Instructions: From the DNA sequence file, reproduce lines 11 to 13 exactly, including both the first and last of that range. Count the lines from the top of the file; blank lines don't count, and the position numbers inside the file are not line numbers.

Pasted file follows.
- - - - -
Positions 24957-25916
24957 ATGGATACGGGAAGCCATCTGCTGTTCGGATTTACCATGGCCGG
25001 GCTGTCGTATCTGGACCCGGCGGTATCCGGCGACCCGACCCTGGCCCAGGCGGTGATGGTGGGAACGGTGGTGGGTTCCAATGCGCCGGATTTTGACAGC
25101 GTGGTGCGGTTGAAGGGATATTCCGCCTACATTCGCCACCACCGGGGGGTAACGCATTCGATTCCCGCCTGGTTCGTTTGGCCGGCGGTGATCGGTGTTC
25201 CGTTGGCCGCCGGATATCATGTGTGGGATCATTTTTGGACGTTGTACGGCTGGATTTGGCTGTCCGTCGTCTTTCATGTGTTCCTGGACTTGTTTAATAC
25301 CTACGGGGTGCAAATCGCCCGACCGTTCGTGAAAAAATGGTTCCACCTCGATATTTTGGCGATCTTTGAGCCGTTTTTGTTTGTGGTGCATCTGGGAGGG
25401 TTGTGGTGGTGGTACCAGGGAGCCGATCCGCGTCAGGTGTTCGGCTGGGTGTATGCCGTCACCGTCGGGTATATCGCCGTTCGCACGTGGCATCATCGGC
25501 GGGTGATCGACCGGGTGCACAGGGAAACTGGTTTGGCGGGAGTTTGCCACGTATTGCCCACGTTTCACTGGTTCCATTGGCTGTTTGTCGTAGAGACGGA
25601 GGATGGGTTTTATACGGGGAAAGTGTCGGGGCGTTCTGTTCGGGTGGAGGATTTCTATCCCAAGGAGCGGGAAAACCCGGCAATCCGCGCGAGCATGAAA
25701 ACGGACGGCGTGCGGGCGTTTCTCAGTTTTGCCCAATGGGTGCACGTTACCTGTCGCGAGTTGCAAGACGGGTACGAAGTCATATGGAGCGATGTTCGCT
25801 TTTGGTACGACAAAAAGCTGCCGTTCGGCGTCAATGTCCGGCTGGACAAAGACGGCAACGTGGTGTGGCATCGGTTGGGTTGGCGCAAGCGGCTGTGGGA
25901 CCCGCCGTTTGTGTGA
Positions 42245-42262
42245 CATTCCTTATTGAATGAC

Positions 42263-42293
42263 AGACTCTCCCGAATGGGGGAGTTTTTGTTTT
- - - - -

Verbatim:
25801 TTTGGTACGACAAAAAGCTGCCGTTCGGCGTCAATGTCCGGCTGGACAAAGACGGCAACGTGGTGTGGCATCGGTTGGGTTGGCGCAAGCGGCTGTGGGA
25901 CCCGCCGTTTGTGTGA
Positions 42245-42262